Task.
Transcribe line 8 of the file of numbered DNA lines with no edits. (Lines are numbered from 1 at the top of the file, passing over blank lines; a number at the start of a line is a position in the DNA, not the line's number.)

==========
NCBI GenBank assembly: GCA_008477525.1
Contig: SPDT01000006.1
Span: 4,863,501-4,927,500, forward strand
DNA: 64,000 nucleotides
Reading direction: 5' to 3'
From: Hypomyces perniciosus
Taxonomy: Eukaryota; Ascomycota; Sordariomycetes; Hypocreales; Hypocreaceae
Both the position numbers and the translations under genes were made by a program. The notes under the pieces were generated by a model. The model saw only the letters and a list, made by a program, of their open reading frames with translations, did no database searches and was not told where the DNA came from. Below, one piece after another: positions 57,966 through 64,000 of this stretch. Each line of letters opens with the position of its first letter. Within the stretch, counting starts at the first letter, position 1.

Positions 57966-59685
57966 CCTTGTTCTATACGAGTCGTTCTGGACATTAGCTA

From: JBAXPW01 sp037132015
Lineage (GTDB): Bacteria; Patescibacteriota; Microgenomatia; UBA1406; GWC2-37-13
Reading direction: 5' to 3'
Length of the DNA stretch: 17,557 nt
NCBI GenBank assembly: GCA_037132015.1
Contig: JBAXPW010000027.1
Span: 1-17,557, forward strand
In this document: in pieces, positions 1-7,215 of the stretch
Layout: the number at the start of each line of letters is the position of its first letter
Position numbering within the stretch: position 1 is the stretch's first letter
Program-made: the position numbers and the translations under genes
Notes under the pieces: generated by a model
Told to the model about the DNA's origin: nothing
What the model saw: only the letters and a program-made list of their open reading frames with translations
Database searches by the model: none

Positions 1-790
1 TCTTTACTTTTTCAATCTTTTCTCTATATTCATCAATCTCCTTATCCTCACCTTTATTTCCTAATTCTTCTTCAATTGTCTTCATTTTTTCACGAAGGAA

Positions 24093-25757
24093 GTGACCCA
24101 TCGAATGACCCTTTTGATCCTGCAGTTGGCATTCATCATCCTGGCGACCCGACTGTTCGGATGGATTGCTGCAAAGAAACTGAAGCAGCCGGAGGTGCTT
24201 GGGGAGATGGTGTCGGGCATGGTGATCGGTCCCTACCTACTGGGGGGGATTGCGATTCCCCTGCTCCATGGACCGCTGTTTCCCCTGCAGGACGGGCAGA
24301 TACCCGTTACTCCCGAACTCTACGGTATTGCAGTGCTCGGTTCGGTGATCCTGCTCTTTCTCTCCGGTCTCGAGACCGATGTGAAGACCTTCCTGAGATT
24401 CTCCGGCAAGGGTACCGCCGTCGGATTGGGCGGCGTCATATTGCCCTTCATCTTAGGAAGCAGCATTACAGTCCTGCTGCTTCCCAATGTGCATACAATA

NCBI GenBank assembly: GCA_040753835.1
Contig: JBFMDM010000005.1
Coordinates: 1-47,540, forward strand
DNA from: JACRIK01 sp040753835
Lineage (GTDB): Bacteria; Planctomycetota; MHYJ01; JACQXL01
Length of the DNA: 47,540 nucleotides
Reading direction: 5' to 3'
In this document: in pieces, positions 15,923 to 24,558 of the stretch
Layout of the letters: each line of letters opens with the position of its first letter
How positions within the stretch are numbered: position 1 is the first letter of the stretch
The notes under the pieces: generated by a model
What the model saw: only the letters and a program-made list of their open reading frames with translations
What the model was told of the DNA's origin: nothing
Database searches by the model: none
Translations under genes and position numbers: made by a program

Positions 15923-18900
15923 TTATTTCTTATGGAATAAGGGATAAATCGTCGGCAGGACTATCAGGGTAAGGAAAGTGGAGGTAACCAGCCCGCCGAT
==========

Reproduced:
Both the position numbers and the translations under genes were made by a program. The notes under the pieces were generated by a model. The model saw only the letters and a list, made by a program, of their open reading frames with translations, did no database searches and was not told where the DNA came from. Below, one piece after another: positions 57,966 through 64,000 of this stretch. Each line of letters opens with the position of its first letter. Within the stretch, counting starts at the first letter, position 1.